mayo 18, 2024

Aplicaciones Vision Pro: por qué algunas grandes marcas han optado activamente por no participar


With pre-orders open, we know which of Apple’s Vision Pro apps will be pre-installed – but we also know some major third-party apps have no current plans to support the device.

While there’s still time for things to change, it’s already clear that some developers have made a deliberate decision to stay off Vision Pro, going so far as to block their iPad apps from running. That’s likely for three reasons …

Vision Pro apps – what you will and won’t get

We noted earlier that Apple has confirmed which of its own apps will be pre-installed in visionOS, enabling customers to use them on day one.

These include everything from basic apps like Mail and Messages through to the Encounter Dinosaurs app, intended to show off the immersive entertainment capabilities of the device.

Where a native app doesn’t exist, you’ll have the option of running iPad apps instead. These will deliver a less polished experience, but will be a lot better than nothing.

But when it comes to major third-party apps, checks jointly carried out by ourselves and MacStories revealed that some major brands have blocked their existing iPad apps from running on Vision Pro – a step which requires them to actively opt out, making it a very deliberate decision.

While the situation could change between now and February 2, when the first orders arrive, it seems clear that some companies have made it their policy not to play.

The lack of native apps is no surprise

The fact that some companies have decided against creating native apps is no surprise. Producing an app which truly takes advantage of the 3D world would not be a trivial undertaking.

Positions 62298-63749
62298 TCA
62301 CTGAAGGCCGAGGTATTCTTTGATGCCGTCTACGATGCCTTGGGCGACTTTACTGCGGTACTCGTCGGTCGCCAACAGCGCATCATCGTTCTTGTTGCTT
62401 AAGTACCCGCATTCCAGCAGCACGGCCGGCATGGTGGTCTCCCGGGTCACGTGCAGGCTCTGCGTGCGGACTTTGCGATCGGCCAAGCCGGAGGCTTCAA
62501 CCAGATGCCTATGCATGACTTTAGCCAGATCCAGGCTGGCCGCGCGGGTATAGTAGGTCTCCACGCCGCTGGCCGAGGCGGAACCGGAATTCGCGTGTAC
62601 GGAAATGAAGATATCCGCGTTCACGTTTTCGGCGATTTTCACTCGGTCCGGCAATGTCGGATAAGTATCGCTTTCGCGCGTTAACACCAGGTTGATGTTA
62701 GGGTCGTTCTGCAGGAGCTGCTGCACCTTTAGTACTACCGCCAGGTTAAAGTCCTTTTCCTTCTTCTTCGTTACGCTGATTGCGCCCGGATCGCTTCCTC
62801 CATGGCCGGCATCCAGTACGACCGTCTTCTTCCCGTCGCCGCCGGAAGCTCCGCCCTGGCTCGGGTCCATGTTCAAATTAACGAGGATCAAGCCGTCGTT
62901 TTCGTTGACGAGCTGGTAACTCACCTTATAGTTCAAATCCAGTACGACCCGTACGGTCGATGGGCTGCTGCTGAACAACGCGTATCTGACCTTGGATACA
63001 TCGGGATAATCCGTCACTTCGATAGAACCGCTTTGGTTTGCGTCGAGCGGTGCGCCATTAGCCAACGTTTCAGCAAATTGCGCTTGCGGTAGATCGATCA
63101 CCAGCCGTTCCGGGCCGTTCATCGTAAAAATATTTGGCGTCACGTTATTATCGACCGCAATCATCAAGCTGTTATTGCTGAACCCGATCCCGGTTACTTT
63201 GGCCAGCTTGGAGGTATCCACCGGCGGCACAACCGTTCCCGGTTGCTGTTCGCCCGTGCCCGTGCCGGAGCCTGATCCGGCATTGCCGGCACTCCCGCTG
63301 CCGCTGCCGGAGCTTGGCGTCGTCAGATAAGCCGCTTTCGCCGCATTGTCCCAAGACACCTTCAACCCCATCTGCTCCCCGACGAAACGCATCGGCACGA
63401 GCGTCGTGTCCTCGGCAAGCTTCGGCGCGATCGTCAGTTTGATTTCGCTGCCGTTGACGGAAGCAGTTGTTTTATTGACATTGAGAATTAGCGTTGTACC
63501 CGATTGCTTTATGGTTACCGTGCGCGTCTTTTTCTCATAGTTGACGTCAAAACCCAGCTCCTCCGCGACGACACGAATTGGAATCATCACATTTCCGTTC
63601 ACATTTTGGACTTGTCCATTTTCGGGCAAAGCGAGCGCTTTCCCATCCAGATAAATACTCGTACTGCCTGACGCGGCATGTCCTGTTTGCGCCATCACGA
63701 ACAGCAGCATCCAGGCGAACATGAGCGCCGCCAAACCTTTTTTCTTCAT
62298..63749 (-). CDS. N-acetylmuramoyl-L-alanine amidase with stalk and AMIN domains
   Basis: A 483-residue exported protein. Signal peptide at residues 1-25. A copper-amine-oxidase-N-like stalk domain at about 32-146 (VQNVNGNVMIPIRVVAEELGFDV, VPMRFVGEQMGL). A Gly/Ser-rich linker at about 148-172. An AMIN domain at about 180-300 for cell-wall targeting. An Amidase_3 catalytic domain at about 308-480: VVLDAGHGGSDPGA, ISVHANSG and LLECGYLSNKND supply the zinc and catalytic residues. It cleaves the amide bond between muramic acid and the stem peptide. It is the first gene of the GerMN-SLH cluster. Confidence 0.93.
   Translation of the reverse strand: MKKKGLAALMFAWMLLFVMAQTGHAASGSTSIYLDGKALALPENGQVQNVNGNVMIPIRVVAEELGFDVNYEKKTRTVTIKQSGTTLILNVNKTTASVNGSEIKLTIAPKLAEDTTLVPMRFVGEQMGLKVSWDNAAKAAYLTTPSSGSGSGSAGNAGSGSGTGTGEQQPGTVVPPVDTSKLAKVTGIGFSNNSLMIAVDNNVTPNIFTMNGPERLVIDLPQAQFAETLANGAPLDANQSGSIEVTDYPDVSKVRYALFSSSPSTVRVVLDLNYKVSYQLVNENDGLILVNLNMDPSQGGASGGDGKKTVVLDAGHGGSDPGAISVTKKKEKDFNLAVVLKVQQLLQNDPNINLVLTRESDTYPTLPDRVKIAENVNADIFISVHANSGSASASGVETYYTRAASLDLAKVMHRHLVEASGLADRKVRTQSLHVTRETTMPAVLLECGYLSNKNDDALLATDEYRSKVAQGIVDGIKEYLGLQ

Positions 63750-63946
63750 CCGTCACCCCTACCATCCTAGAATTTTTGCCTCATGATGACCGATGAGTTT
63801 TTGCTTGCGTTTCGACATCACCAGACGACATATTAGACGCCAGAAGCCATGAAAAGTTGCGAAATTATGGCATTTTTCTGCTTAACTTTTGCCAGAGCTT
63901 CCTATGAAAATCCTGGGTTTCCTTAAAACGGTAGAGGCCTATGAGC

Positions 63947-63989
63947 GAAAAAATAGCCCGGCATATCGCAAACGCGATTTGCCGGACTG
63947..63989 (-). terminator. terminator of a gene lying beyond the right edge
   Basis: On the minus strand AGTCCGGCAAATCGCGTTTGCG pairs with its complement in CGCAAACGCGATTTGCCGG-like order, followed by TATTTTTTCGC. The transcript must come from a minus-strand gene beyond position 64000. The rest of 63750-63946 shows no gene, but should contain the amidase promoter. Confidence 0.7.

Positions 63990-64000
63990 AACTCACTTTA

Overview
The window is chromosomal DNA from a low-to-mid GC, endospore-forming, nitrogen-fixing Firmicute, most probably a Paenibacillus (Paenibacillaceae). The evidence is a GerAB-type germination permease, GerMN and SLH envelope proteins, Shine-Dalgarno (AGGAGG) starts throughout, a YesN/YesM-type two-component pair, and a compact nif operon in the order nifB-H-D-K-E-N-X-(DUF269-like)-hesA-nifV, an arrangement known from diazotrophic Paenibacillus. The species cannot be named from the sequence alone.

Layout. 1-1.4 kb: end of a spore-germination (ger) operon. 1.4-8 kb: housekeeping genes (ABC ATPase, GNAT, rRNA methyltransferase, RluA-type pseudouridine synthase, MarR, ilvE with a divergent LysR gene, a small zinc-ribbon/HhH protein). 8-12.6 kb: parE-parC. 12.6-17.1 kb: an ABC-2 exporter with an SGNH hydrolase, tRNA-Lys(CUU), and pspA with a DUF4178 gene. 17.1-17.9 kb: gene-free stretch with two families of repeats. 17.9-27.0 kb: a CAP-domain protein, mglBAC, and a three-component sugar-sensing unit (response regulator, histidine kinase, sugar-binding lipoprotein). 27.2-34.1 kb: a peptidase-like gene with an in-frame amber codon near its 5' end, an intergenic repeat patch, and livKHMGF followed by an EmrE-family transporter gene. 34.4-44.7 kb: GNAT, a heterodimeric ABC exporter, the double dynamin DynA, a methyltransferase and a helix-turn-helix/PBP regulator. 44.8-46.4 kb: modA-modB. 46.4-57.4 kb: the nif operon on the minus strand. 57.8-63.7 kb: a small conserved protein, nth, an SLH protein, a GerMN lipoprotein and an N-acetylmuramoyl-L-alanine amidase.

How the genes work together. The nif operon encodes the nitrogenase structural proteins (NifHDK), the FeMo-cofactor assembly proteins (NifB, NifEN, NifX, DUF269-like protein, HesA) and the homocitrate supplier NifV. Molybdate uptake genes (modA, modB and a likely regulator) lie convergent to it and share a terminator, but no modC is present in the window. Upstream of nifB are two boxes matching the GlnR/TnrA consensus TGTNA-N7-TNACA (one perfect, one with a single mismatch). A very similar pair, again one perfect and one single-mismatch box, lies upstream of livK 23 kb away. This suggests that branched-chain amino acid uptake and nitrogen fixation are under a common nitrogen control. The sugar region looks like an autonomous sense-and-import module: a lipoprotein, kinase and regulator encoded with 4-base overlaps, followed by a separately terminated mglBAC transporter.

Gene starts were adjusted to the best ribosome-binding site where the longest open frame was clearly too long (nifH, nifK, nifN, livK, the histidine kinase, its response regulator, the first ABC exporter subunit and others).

No matter how well pre-orders may be going, the potential market for Vision Pro apps is tiny. It’s simply not worth the time, effort, and money for many developers.

But why block iPad apps from running on Vision Pro?

The Vision Pro can run iPad apps, without any additional work by developers. Apple has set things up so that developers don’t even need to tick a checkbox to allow their iPad apps to run on Vision Pro – that happens by default.

However, developers do get the option of opting out, of pro-actively blocking their iPad apps from running on Vision Pro, and some major developers have done just that. Here are just some of the more surprising Vision Pro holdouts:

  • MLB
  • Netflix
  • NFL
  • Roku
  • Spotify
  • The New York Times
  • YouTube

There are three likely reasons.

First, companies may not be happy with the Vision Pro experience delivered by their iPad app. The Xcode simulator lets developers get a reasonable idea of how their app would look on Vision Pro, and Apple likely gave major brands the chance to experience the real thing.

Some of them may have simply decided that the VP experience would reflect poorly on their app, but that it didn’t justify the work to fix, any more than a native app would. Better, then, to simply block it.

Second – and likely a much bigger factor – they don’t want the support headache. Given that Vision Pro users will represent an infinitesimally small segment of the user base, but potentially generate a disproportionate number of support requests, developers may consider it too much hassle.

Third, and this may be a factor for the likes of Netflix and Spotify, a history of conflict with Apple. Both these companies could reasonably conclude that Vision Pro needs them more than they need Vision Pro, so withhold their apps either as a petty act of revenge, or in the hope of extracting concessions from Apple in the area of in-app subscriptions.

Whether the Vision Pro hold-outs change their minds will likely depend less on demand for this model – which is never going to be huge – but on the pricing of future Apple Vision products. If and when a future model becomes a mass-market consumer product, that’s the point at which not having a Vision app becomes significantly less tenable.

Photo: Apple

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